Ethnicity and the professional socialisation of teachers: final report to the Teacher Training Agency
reportposted on 08.12.2005, 10:43 by Bruce Carrington, Alistair Bonnett, Jack Demaine, Ian Hall, Anoop Nayak, Geoffrey Short, Christine Skelton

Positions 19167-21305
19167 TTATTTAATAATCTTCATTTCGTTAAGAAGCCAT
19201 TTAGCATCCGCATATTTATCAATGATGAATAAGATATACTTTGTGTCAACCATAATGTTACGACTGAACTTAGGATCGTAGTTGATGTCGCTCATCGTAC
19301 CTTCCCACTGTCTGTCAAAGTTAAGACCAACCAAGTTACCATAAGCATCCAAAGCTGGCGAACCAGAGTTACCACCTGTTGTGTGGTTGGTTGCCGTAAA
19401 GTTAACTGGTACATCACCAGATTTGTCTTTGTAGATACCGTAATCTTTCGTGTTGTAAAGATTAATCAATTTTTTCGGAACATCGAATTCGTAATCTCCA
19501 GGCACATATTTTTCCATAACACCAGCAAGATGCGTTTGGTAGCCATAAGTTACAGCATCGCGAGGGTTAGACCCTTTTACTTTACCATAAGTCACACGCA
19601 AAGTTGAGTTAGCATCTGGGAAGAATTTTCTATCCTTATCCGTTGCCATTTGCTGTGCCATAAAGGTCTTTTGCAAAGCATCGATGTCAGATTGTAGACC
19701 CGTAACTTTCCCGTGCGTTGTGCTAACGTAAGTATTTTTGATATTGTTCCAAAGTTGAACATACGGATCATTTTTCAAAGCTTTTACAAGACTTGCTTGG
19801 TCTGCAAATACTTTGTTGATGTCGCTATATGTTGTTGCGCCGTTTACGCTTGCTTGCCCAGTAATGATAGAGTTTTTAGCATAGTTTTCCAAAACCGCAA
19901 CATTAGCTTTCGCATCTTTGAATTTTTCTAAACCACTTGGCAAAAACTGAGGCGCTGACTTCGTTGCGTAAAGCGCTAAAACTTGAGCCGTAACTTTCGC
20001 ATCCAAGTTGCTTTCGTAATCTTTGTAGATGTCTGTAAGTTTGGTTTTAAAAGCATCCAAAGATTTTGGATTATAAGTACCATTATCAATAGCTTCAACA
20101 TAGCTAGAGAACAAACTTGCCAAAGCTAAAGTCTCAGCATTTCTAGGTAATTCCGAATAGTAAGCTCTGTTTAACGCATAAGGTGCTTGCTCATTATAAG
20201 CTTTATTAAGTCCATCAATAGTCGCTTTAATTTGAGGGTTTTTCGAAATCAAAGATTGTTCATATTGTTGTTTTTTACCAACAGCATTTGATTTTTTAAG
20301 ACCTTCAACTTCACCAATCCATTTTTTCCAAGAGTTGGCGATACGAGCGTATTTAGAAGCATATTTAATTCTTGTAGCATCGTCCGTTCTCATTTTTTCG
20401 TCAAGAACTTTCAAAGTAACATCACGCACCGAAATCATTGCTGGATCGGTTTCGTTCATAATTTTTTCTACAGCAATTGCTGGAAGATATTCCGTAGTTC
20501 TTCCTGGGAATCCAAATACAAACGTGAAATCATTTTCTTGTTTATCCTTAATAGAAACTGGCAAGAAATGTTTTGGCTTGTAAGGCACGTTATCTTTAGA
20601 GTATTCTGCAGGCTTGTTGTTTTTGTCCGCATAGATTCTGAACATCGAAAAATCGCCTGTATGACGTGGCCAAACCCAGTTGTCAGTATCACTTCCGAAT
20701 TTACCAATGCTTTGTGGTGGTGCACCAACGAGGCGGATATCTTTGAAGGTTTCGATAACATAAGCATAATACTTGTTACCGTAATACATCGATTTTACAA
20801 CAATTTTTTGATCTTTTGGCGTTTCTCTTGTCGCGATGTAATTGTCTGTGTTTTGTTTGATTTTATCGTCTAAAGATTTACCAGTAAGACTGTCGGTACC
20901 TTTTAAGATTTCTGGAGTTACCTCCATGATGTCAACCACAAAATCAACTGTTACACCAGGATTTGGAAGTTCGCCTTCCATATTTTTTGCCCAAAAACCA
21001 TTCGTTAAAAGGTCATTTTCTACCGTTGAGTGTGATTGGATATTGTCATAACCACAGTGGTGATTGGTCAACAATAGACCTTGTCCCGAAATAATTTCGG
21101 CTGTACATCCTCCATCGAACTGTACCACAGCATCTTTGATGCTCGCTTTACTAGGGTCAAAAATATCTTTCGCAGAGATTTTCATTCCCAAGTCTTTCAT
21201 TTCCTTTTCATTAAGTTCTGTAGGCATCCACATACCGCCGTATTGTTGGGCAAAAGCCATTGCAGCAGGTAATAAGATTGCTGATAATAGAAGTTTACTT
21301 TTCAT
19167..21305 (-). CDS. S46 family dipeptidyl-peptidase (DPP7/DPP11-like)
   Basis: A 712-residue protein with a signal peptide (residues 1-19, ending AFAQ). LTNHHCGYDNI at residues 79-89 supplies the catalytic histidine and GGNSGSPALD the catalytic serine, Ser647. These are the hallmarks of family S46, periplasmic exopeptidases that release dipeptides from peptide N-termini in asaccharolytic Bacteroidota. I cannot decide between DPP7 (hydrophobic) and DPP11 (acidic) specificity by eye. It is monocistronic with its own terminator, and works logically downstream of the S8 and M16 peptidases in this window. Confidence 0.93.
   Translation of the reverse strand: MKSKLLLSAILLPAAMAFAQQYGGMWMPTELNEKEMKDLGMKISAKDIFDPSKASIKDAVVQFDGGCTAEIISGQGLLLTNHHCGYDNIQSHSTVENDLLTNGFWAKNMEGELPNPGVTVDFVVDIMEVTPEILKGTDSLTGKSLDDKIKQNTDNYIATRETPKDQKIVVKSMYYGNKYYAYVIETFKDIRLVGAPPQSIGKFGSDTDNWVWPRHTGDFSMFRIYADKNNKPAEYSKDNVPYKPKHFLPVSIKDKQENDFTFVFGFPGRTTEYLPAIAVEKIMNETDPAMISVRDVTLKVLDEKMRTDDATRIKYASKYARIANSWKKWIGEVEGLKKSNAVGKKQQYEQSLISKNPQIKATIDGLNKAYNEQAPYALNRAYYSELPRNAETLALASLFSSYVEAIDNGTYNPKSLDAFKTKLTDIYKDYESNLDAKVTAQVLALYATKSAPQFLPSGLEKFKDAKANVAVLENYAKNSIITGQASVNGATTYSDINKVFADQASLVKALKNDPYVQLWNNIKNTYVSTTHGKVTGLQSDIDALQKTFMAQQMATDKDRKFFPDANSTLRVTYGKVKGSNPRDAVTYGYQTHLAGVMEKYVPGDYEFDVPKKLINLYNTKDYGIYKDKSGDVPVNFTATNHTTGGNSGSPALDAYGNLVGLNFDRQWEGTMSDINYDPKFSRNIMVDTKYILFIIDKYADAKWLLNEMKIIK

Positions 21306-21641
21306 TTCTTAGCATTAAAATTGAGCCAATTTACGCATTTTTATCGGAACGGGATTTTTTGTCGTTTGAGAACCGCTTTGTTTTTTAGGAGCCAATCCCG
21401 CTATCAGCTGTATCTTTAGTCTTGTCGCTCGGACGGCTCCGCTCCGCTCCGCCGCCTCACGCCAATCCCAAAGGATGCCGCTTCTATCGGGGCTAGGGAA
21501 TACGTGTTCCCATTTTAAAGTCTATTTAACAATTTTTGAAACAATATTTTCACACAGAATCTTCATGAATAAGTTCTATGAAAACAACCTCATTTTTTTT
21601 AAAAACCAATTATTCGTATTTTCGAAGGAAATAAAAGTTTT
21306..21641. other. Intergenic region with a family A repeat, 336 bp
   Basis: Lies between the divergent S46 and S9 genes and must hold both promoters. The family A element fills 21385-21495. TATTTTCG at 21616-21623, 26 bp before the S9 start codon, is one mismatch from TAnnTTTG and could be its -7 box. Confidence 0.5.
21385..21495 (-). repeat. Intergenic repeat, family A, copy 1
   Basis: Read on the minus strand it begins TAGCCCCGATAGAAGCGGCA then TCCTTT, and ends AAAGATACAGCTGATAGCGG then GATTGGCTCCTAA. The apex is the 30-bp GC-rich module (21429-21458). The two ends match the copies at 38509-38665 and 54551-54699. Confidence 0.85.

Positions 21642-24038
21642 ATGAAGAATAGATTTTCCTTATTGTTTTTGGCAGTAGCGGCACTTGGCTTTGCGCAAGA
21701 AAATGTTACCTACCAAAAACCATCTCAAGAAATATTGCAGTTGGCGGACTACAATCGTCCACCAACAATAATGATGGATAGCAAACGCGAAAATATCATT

This report draws together the outcomes of a programme of research that has extended over two years. The project, which was financed by the Teacher Training Agency (TTA), aimed to fill some important gaps in our understanding of issues surrounding the recruitment of people from ethnic minorities into the teaching profession, and their subsequent experiences during training and in their first appointments. The project was organised under five interlocking strands. The first consisted of a postal questionnaire to all 1998 Postgraduate Certificate in Education (PGCE) entrants who had identified themselves in the Graduate Teacher Training Registry’s (GTTR) returns as being from an ethnic minority, or who had ticked the category of ‘Other’. The questionnaire invited the respondents to comment on a range of issues concerning their motivations for entering teaching and for choosing the particular institution in which they were to train. Two hundred and eighty-nine of the 776 questionnaires sent out were returned, giving a satisfactory response rate for this kind of survey. The second strand examined a similar set of issues from the perspectives of PGCE staff in sixteen initial teacher training institutions, with above average ethnic minority intakes. This strand, which was based on interviews with course directors, admissions tutors and other key personnel, was conducted in seven pre-1992 universities, eight post-1992 universities and one SCITT (i.e. an institution providing school-centred initial teacher training). In the third strand of the study, we returned to many of the same institutions and, with their help, set up interviews with a cross-section of respondents to the trainee questionnaire. In all, forty-nine trainees participated. The fourth strand involved another questionnaire, this time going to newly qualified teachers (NQTs) who had just completed a PGCE course (i.e. the same cohort as had been targeted in the first strand). The main NQT sample comprised 149 respondents. Finally, in the fifth strand, we followed up forty-four of the respondents from the main NQT sample to obtain their personal reflections after nearly one year of teaching. As well as giving a detailed account of each strand of the research, the report also provides a critical bibliography of related work from recent years, an account of the methodologies used, and a set of conclusions and recommendations. The methodology section highlights the limitations of a study such as this, and should be read carefully before any claims are made on the basis of our work. This executive summary draws attention to the main points in each part of the report. 5 On 1 September 2005 the Teacher Training Agency (TTA) became the Training and Development Agency for Schools (TDA) and took on an expanded remit. Visit www.tda.gov.uk for further information. We are re-branding our literature only when necessary.
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